# Water wave

This question is related to the wave nature of light from Giancoli:

Water waves having parallel crests 2.5cm apart pass through two openings 5cm apart in a board. At a point 2.0m beyond the board, at what angle relative to the "straight-through" direction would there be little or no wave action?

The reason I am having a problem with this question is because I cannot visualize what a "parallel crest watever wave" is. Is it like the one in this picture (http://hyperphysics.phy-astr.gsu.edu/hbase/phyopt/imgpho/sinslitwid.gif) ?

## Answers and Replies

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Yes, those are paralllel crests.

how can i find the wavelength of the water wave?
Is it simply just 1/2.5cm or 40m?

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what's the definition of wavelength?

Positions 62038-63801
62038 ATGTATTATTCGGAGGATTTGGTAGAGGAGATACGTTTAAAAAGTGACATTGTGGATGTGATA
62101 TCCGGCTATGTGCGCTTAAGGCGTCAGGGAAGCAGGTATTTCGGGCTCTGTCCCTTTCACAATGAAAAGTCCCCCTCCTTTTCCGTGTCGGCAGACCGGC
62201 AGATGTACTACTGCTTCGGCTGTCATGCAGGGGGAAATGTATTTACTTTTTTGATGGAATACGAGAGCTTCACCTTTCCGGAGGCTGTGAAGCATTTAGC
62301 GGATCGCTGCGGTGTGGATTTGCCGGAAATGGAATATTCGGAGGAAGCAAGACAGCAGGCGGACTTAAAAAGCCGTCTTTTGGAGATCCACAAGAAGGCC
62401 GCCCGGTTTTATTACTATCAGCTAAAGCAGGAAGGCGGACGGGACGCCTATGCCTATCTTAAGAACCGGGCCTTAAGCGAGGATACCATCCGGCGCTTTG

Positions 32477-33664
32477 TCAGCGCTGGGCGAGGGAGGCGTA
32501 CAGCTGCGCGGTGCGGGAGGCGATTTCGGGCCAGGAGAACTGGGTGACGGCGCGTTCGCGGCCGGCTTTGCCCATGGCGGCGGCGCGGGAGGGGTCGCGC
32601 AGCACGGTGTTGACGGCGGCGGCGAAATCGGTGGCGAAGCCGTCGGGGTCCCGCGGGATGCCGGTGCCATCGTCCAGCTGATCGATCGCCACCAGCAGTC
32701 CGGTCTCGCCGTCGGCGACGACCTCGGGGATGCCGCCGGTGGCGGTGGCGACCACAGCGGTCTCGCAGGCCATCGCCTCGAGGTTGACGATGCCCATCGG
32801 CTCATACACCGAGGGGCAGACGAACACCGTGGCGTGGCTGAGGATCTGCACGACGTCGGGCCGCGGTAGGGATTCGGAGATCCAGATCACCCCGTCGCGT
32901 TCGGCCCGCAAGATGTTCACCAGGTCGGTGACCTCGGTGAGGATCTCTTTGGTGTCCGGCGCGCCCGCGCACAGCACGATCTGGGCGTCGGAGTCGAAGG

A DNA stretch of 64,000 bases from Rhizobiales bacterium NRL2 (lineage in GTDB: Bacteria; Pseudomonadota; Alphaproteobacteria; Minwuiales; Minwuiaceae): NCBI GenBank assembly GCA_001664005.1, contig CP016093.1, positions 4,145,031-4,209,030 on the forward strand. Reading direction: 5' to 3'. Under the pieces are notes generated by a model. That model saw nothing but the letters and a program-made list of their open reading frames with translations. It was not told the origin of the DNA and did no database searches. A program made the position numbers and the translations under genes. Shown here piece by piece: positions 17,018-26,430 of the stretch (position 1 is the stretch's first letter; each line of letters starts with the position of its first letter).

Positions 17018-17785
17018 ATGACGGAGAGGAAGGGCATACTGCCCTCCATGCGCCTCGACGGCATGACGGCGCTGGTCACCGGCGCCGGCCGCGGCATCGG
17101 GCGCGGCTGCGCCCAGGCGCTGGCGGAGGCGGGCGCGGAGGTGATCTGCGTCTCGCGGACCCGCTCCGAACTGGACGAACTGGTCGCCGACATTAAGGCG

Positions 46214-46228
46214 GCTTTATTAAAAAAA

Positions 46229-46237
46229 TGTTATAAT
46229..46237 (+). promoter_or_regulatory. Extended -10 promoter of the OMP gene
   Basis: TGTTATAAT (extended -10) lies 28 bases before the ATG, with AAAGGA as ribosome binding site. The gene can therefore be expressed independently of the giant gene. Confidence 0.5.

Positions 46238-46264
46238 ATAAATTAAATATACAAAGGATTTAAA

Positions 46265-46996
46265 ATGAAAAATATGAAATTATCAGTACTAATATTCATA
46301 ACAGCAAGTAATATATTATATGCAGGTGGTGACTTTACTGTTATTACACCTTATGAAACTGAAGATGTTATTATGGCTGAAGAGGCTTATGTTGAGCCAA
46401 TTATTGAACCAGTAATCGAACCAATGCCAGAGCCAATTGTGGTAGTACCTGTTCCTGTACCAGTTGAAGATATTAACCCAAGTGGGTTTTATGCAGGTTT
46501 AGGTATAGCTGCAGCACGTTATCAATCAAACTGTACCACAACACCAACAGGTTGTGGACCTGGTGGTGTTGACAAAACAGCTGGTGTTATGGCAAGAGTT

distance from crust to crust, gottcha

I find the angle to be 14.48 degree, but I didn't use the 2 meters that the question provdied. Am I missing something?

I use $$d sin (\theta) = (m + \frac {1}{2} )(0.025m)$$ where d = 0.05m, and m = 0 to find $$\theta$$.

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OlderDan
Science Advisor
Homework Helper
leolaw said:
I find the angle to be 14.48 degree, but I didn't use the 2 meters that the question provdied. Am I missing something?

I use $$d sin (\theta) = (m + \frac {1}{2} )(0.025m)$$ where d = 0.05m, and m = 0 to find $$\theta$$.
Since the problem asked you for the angle, and not a distance from the midpoint, you do not need the 2m as long as that distance is much greater than a wavelength. If the distance were only a couple of wavelengths, the approximations used to derive the equation you used would not be justified. Look carefully at this diagram and you will see that there are two angles $\theta$ and $\theta^\prime$ that are only approximately equal.

http://hyperphysics.phy-astr.gsu.edu/hbase/phyopt/slits.html